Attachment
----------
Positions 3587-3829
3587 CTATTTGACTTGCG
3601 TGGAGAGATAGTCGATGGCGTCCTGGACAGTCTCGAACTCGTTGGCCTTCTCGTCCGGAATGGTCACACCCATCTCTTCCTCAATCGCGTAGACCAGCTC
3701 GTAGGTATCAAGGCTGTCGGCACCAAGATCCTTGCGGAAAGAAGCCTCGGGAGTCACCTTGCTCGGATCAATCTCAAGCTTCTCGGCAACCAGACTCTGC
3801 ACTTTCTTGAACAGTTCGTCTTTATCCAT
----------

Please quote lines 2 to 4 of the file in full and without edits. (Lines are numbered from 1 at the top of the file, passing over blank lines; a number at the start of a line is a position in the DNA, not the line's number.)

3587 CTATTTGACTTGCG
3601 TGGAGAGATAGTCGATGGCGTCCTGGACAGTCTCGAACTCGTTGGCCTTCTCGTCCGGAATGGTCACACCCATCTCTTCCTCAATCGCGTAGACCAGCTC
3701 GTAGGTATCAAGGCTGTCGGCACCAAGATCCTTGCGGAAAGAAGCCTCGGGAGTCACCTTGCTCGGATCAATCTCAAGCTTCTCGGCAACCAGACTCTGC